If one can be allowed to mix concepts, I would describe the food at Shoashuka and Geula as heimish and Libyan. This unassuming restaurant, located in a small shopping area in Kiryat Matalon, Petah Tikva, not too far from the Beilinson Medical Center, is open for lunch from 11 a.m. until the food runs out, around 4 p.m.
On the day we visited, a steady stream of medical staff and hi-tech workers in the area came in to eat a very substantial lunch before heading back to their wards and computers.
The brainchild of Eli Shoashi, who himself worked in hi-tech until a year ago, the restaurant is the realization of a childhood dream.
“I always loved to cook,” says Shoashi. “Even at work, if there was an outing for the employees or a karaoke evening, I was always asked to prepare the food.”
In June 2012 he left his job and three months ago opened his restaurant. His mother, who was born in Tripoli, is Geula, and much of the food is based on her recipes.
She also helps with the cooking.
The small eatery is decorated with Libyan motifs. Clothing and tarbushes are hung on the walls, and old copper coffee pots and finjans are perched on the shelves.
The menu is quite extensive, and the names of the dishes are all rather exotic and foreign; but a glossary is thoughtfully provided, explaining what the strangesounding words mean.
Not knowing too much about Libyan cuisine, we left the choices to our helpful waitress.
For starters, she brought Libyan gefilte fish made from fresh merloza (a kind of cod), a huge cutlet big enough for four diners. It was delicious, very soft and digestible and flavored with a mix of spices that I learned later was baharat.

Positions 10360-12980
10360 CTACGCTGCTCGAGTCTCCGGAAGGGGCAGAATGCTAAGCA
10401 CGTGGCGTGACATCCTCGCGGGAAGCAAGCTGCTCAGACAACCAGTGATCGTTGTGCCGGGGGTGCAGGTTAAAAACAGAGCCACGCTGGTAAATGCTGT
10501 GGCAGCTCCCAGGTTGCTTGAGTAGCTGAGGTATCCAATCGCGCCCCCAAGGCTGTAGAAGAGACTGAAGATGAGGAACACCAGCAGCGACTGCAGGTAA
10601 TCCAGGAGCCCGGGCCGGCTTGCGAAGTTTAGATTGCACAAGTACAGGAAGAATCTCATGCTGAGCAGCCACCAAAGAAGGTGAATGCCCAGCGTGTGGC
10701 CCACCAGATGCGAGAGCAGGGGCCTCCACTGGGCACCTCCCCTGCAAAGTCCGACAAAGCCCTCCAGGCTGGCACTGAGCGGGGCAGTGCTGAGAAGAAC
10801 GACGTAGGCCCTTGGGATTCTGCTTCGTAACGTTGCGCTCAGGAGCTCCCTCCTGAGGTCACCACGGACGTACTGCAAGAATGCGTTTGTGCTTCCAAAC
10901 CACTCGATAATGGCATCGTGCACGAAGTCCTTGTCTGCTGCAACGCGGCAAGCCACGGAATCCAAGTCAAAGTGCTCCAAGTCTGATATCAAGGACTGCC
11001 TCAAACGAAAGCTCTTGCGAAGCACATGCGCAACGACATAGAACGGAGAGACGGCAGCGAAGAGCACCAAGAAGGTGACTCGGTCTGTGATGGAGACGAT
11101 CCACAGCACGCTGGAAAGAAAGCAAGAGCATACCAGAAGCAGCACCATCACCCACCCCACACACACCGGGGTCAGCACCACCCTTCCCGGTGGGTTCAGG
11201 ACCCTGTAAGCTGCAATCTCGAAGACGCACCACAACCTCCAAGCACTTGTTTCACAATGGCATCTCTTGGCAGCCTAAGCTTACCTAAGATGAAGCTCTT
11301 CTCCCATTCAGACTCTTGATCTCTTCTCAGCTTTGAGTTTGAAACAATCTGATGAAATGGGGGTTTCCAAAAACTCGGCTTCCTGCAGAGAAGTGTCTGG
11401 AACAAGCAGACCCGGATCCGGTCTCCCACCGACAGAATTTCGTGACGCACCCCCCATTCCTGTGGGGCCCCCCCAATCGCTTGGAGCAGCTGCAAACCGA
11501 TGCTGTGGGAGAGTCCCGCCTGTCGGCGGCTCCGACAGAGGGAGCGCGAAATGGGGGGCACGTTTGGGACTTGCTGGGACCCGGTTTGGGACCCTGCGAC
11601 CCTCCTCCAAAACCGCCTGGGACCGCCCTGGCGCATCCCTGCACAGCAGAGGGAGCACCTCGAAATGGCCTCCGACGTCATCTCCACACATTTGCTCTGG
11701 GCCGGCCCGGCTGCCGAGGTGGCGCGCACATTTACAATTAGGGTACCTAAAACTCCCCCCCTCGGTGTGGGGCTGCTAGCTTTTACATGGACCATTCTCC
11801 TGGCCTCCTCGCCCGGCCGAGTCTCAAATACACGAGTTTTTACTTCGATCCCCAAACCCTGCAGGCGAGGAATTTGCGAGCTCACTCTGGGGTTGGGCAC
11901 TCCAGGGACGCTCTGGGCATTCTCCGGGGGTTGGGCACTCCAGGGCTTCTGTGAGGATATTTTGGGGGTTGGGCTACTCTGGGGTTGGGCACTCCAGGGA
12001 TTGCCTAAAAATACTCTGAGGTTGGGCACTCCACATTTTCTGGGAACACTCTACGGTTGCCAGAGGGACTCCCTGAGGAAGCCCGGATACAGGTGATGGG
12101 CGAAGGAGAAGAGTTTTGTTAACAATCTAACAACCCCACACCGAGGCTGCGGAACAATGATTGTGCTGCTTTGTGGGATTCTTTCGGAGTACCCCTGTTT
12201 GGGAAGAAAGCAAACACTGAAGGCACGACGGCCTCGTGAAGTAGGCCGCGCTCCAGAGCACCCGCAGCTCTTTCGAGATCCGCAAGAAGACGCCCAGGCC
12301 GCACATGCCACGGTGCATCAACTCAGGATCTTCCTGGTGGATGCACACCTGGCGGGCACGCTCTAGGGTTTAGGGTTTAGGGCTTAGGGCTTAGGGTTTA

When Shoashi took us into his spotlessly clean kitchen, he showed us how he makes the baharat. It is a blend of five spices and dried rose petals that he grinds with a mortar and pestle that his mother brought from Libya, which he reckons is over 100 years old.
For his starter, my dining companion had mafrum (NIS 16), a cooked potato stuffed with minced meat. A rich brown gravy came with this dish, and one could detect paprika, ginger and nutmeg among the flavorings.
For vegetarians, the restaurant has a good system whereby the vegetables and the meat for the stews are cooked separately. For non-vegetarians, the meat is added to the vegetables at serving time.
On our table we had a dish of tehina that was creamy and just the right texture. It had a rich, satisfying flavor and was topped with highquality olive oil.
The basmati rice that came with the main course was flavored and colored with turmeric and garnished with carrot and coriander. It was perfectly cooked, every grain separate and just the thing to soak up the marvelous gravies and sauces.
My main course was that old favorite chreime, or oriental fish, a Friday night specialty in Sephardi homes (NIS 45). It was made with sea bass, quite my favorite fish, and it was almost literally swimming in a very spicy tomato sauce with lashings of paprika harifa (red pepper). I loved every mouthful.
When my husband’s main course arrived, he exclaimed “Cholent!” It looked exactly like the classic Ashkenazi Shabbat dish with meat, potatoes and white beans. But it was actually kamunia. If not cholent, it’s a close relation (NIS 48).
Another dish that found its way to our table was selk, made from fresh spinach, meat and beans.
Although the meat is stringy and not the best steak, it was delicious and very soft, testifying to long, slow cooking.
Shoashi does takeaway dishes as well but emphasizes that his food is nourishing and certainly not junk food. Sandwiches are also available (NIS 28 to NIS 32).
Dessert is limited, as no doubt it was long ago in Tripoli. Mainly it’s baklava and sweet tea.
The restaurant is open from 11 a.m. to 4 p.m. or until the food is finished. Shoashi stays until late, cooking the next day’s stews. He loves what he does and says he doesn’t miss his computer in the slightest.
The writer was a guest of the restaurant.
Shoashuka and Geula
2 Hasivim Street Kiryat Matalon, Petah Tikva
Sunday to Friday, 11 a.m. to 4 p.m.